Doctor Who: quoth the raven nevermore

…our sign of parting, bird or fiend…

Once upon a Sunday dreary, I pondered an episode wearily for a blog quaint and curious. Yes, it was Face the Raven. As a single episode it had pathos, pretty nice world building details and special effects, it also had history and the start of a mystery.

It had familiar faces and the Doctor and Clara being themselves, together. However, there was only ever one direction this narrative was heading, and the reckless generosity and confidence of Clara’s decision, and the emotion and courage she demonstrated in facing the consequences, are undermined by a bunch of stuff.

Firstly…thanks to a few years devoted to death retcons: NONE OF US BELIEVE IT NOW WHEN A MAIN CHARACTER DIES. (Although I did appreciate The Doctor’s talk of the retcon drug: there are so few references to Torchwood these days.) Need I mention Rory, and then Amy, Clara as her alternates, Danny Pink, the Paternoster Gang, and River Song and also Rose’s Dad with his back up from another dimension? They die but aren’t gone.

If this story begins as a recovered memory adventure, then that is only a metaphor for all the characters who continue to disappear only to come back. Including the latest to die and live: Ashildir herself.  And not forgetting the actual apparent murder victim of this episode. She’s also not dead. (And blaming Rigsy? How tropy is that?)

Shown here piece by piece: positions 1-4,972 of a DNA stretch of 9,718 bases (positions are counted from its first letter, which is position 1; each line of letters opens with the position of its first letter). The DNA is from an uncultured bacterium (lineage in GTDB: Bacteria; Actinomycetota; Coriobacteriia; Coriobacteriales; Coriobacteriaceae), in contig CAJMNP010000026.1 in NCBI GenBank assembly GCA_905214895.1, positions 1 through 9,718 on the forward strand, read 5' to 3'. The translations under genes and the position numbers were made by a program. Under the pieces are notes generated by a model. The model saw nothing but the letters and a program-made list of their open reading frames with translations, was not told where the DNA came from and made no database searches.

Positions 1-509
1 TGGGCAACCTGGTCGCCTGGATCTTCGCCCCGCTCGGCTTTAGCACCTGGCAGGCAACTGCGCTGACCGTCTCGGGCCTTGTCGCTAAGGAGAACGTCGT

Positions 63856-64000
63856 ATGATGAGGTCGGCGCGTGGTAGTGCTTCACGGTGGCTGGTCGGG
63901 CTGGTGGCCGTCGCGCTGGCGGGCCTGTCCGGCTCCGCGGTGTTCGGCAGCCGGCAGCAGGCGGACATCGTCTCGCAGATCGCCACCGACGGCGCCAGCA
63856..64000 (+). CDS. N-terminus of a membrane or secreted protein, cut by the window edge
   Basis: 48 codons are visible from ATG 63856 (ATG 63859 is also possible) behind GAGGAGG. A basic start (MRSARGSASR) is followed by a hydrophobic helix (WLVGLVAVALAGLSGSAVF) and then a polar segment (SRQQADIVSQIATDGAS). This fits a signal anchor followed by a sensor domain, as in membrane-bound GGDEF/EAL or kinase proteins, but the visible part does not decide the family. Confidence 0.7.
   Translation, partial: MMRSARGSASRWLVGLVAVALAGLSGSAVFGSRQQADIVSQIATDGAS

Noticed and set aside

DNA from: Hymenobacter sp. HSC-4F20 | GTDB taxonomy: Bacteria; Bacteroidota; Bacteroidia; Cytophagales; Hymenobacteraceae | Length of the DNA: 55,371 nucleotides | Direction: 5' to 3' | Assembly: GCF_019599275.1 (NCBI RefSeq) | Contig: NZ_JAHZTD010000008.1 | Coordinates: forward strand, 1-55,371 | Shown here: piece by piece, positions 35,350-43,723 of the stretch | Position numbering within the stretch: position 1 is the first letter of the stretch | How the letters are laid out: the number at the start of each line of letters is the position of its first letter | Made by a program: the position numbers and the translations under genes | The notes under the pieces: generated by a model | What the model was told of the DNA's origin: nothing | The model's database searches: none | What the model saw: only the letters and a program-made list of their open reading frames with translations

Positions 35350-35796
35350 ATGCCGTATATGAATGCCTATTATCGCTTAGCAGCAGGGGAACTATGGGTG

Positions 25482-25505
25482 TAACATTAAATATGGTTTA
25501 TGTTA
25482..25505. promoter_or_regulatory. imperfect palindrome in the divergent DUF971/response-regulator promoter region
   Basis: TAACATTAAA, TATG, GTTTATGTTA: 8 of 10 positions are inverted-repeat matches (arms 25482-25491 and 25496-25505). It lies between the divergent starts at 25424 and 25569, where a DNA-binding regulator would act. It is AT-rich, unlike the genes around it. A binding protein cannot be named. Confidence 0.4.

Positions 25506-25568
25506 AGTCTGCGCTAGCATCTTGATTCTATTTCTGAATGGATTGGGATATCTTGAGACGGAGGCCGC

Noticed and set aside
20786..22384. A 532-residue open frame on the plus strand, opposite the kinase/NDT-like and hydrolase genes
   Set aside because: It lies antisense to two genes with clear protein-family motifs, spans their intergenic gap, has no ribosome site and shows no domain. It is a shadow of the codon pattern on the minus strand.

Even other ravens are uneasy about facing Ashildir's Justice Death Sentence Raven.

Even other ravens are uneasy about casual time with Ashildir’s Justice Delivering Death Sentence Raven.

Of course, there’s a larger narrative at play here which undermines this story. It’s a false emergency because it is a set up. Clara, with her intention to save Rigsy, dies but didn’t have to. That feels deeply unfair, narratively speaking, for someone who’s been pretty crucial for stories for a few seasons.  And I say this even though this is the kind of death that actually happens all the time. People in life die midway through all kinds of adventures. Obviously, for Clara haters, this episode will be welcomed.  However, even for viewers accustomed to eternal returns, this is a full stop in the middle of a sentence and Clara was a better English teacher than that.